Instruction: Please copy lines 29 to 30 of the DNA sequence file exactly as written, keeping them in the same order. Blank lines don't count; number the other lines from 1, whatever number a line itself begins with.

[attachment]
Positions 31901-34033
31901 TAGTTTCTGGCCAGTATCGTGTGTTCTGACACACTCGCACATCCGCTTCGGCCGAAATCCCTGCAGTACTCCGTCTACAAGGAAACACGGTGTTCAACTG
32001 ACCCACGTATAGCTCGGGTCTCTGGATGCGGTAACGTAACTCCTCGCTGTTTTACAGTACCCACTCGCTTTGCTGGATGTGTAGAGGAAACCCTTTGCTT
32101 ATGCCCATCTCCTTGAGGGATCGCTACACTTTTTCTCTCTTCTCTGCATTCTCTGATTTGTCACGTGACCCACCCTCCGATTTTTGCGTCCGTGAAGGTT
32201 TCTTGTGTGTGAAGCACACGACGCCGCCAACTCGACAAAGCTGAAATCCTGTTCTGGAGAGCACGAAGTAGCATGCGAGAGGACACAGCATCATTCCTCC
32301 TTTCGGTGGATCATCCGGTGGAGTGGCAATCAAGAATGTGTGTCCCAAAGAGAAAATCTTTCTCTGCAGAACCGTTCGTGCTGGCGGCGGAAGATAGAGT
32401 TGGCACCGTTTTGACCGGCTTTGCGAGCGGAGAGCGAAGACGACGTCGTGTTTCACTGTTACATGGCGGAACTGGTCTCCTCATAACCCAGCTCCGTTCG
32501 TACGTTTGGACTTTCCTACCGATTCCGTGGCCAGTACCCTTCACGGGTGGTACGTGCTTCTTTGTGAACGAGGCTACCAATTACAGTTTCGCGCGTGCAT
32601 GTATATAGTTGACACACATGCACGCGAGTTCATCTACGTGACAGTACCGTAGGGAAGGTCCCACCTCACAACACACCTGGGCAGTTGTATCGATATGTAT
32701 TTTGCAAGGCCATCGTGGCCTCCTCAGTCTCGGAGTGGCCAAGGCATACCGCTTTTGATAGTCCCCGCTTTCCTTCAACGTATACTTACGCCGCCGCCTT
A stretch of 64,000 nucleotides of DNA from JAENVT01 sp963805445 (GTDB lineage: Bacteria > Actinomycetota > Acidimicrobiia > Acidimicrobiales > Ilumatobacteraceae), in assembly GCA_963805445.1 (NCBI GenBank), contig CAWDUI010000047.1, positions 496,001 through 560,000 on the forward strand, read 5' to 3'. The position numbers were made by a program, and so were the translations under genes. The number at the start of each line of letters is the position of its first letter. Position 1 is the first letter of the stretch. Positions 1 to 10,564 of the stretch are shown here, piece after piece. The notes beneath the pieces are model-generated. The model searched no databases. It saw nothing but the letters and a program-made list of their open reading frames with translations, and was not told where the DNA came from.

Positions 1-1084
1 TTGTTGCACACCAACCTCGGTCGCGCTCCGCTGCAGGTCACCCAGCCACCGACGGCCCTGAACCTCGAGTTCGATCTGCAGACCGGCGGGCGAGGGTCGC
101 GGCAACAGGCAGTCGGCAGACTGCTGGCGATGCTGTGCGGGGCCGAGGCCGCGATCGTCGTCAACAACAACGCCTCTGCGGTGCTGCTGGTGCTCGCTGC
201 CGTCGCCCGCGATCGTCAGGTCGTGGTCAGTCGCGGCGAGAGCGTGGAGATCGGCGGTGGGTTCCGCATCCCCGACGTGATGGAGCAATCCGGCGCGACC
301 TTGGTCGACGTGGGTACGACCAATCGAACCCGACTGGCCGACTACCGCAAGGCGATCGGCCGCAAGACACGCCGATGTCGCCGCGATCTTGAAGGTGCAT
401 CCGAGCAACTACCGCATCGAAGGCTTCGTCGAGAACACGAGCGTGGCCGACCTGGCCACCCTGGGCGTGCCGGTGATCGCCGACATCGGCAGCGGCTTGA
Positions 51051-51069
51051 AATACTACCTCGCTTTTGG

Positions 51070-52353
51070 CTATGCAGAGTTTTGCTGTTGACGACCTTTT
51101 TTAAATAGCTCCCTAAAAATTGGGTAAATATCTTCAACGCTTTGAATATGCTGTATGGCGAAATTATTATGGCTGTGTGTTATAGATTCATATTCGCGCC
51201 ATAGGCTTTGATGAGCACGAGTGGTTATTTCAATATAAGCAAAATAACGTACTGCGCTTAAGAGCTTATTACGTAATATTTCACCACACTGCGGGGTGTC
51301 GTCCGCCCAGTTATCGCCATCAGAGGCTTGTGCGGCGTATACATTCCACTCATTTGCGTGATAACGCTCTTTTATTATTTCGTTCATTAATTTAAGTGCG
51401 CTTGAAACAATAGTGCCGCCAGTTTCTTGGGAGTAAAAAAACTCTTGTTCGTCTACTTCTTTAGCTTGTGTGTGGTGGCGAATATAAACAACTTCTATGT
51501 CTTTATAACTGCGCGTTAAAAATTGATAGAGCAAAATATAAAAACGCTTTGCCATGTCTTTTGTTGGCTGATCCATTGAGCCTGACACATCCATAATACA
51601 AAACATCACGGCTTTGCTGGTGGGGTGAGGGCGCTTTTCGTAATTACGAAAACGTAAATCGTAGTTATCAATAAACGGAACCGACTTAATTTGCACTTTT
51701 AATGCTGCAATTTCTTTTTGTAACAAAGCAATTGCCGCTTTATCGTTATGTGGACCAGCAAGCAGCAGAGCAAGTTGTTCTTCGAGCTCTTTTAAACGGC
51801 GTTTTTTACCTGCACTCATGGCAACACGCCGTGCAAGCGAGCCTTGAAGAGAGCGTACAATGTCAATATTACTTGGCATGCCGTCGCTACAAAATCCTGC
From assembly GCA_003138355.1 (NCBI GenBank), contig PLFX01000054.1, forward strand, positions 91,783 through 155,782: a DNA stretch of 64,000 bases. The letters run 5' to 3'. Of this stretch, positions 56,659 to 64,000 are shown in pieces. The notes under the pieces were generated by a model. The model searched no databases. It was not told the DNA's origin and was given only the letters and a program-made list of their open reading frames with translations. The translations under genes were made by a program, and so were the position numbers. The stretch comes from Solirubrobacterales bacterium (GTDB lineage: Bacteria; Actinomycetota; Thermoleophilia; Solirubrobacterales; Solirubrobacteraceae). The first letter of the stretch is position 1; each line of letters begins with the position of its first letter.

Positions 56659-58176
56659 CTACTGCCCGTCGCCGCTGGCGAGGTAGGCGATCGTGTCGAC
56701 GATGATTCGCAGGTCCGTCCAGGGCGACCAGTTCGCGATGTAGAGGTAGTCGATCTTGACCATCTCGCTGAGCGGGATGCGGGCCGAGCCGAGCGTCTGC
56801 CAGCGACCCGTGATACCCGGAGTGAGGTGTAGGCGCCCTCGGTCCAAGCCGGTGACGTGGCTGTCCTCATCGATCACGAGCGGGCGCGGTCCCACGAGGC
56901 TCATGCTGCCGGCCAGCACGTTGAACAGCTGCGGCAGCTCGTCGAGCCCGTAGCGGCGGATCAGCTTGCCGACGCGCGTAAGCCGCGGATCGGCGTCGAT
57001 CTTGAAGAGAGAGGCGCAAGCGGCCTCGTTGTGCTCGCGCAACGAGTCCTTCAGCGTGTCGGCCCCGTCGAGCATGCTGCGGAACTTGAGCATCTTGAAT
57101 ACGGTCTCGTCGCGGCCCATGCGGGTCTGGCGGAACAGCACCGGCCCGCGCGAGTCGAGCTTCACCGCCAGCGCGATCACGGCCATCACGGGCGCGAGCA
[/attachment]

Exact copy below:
51801 GTTTTTTACCTGCACTCATGGCAACACGCCGTGCAAGCGAGCCTTGAAGAGAGCGTACAATGTCAATATTACTTGGCATGCCGTCGCTACAAAATCCTGC
From assembly GCA_003138355.1 (NCBI GenBank), contig PLFX01000054.1, forward strand, positions 91,783 through 155,782: a DNA stretch of 64,000 bases. The letters run 5' to 3'. Of this stretch, positions 56,659 to 64,000 are shown in pieces. The notes under the pieces were generated by a model. The model searched no databases. It was not told the DNA's origin and was given only the letters and a program-made list of their open reading frames with translations. The translations under genes were made by a program, and so were the position numbers. The stretch comes from Solirubrobacterales bacterium (GTDB lineage: Bacteria; Actinomycetota; Thermoleophilia; Solirubrobacterales; Solirubrobacteraceae). The first letter of the stretch is position 1; each line of letters begins with the position of its first letter.